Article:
Chicago Children’s Theatre’s first-ever autism friendly performance of “The Elephant &
the Whale” went off without a hitch on May 4 with children dancing to the player-piano-like
soundtrack and shrieking with laughter throughout the show.
It was a rare chance for parents of children with any of the autism spectrum disorders to
have an afternoon out free from the fear of judgment or disrupting the performance.
Betty Monk, 62, or “Grandma Betty,” was there with her grandchildren, Piper, 7, and
“It’s just fun to be able to take the kids to plays,” Monk said. “The kids are just wondering
how they’re going to get an elephant on stage.”
Because children with any any degree of autism don’t always understand social cues, their reactions can be unpredictable. It isn’t easy for families to go to shows with loud noises and surprising special effects.
With that in mind, the directors of “The Elephant & the Whale” made a few tweaks to the
show. The actors’ microphones were lowered; some sound effects were nixed. The water
usually sprayed on audience members and an entrance from the back of the theater also hit the
cutting room floor. Everything was a little softer.
Or as actress Kasey Foster, 31, who played the Elephant, said, “You act like you don’t
want to wake a baby up.”
And the show didn’t lack for the lowered sounds and loppedoff special effects. While a
little dark, the heart of the show survived without the extra effects.
The audience was a mix of parents, grandparents, children, with and without autism spectrum disorders, and a few industry professionals. Before the show, families passed the time in the lobby singing along with volunteers to songs like “Row, Row, Row Your Boat” and “Old McDonald” accompanied by ukulele.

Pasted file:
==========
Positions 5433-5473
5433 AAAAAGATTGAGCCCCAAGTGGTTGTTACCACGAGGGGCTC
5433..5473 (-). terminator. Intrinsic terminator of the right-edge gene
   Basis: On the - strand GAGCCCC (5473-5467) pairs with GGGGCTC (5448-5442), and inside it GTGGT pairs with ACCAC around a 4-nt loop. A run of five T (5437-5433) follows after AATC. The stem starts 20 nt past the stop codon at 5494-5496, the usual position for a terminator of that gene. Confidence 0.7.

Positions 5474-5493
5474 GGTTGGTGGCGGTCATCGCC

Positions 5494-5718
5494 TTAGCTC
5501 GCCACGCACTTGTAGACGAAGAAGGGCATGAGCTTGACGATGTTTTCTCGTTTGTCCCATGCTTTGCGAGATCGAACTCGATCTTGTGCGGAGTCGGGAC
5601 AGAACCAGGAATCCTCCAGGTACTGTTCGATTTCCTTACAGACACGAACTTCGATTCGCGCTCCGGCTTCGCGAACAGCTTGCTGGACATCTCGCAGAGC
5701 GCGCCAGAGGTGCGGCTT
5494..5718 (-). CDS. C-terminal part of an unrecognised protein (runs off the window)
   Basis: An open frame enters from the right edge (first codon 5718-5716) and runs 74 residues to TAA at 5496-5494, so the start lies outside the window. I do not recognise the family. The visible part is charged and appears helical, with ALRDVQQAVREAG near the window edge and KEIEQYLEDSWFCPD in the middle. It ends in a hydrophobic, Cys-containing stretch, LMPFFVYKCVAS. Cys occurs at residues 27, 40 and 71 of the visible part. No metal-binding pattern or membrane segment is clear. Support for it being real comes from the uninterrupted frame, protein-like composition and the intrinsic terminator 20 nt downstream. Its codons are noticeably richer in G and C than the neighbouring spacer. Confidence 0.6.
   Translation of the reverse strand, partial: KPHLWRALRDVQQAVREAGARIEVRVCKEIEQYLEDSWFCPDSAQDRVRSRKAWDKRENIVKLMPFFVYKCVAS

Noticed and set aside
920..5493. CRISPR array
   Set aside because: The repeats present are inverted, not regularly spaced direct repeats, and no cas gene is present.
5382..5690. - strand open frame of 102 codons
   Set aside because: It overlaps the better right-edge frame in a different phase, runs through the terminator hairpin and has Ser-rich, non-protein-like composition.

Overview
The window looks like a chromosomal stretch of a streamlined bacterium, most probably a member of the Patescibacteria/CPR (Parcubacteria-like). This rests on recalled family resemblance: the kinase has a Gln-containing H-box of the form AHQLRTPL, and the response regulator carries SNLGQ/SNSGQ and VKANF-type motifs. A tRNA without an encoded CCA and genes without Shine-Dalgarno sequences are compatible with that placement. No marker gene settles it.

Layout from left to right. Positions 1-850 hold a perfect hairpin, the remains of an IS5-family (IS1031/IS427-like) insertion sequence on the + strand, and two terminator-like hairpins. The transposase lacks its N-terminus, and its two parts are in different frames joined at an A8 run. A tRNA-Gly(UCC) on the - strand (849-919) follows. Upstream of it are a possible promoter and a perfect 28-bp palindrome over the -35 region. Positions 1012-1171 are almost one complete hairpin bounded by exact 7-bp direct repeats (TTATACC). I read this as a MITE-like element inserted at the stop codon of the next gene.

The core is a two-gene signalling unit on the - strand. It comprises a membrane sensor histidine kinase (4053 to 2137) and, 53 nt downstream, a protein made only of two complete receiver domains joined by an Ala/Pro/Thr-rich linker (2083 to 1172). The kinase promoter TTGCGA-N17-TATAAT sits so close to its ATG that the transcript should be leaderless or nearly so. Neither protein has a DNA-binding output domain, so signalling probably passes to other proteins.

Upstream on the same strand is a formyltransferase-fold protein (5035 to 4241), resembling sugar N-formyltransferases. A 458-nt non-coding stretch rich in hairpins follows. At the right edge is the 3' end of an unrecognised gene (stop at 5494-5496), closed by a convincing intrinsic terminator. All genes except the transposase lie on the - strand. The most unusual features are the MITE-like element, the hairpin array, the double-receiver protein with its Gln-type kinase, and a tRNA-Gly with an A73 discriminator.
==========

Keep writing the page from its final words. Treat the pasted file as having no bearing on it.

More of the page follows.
Beyond the changes to the show itself, a room in the lower level of the theater was converted to a “quiet room” outfitted with different activities and a puppet show for anyone who needed a break from the performance.
Chicago Children’s Theatre also prepared a “social story” for families beforehand to prepare the children for event. Almost like an itinerary, the social story explained what the performance would be like, from the layout of the lobby to the structure of the show.
Autism friendly performances aren’t new territory for the theater world. In New York, The Theater Development Fund sells discount tickets for families with children who have autism to the modified Broadway musicals “Mary Poppins” and “The Lion King.” But for Chicago’s theater scene, these types of performances are something a few other companies are just starting to look into.
Leslie Shook, theatre manager for DePaul University’s Theatre School, said she was at
the performance to see how the staff handled the children.
“[Chicago Playworks] does performances with audio description and American Sign
Language,” Shook said. “A lot of kids come, but this [performance] is a very different thing.”
A few of the families who attended were veterans of Chicago Children’s Theatre’s Red
Kite Camp, a three-week -long summer camp the nonprofit holds for children with autism
spectrum disorders. While separate from the Red Kite Camp, autism friendly performances
could become more regular for the theatre organization.
“This is probably the start of something big.” said Heidi Schubert, 30, a long-time Chicago
Children’s Theatre volunteer. “There is definitely an audience for it.”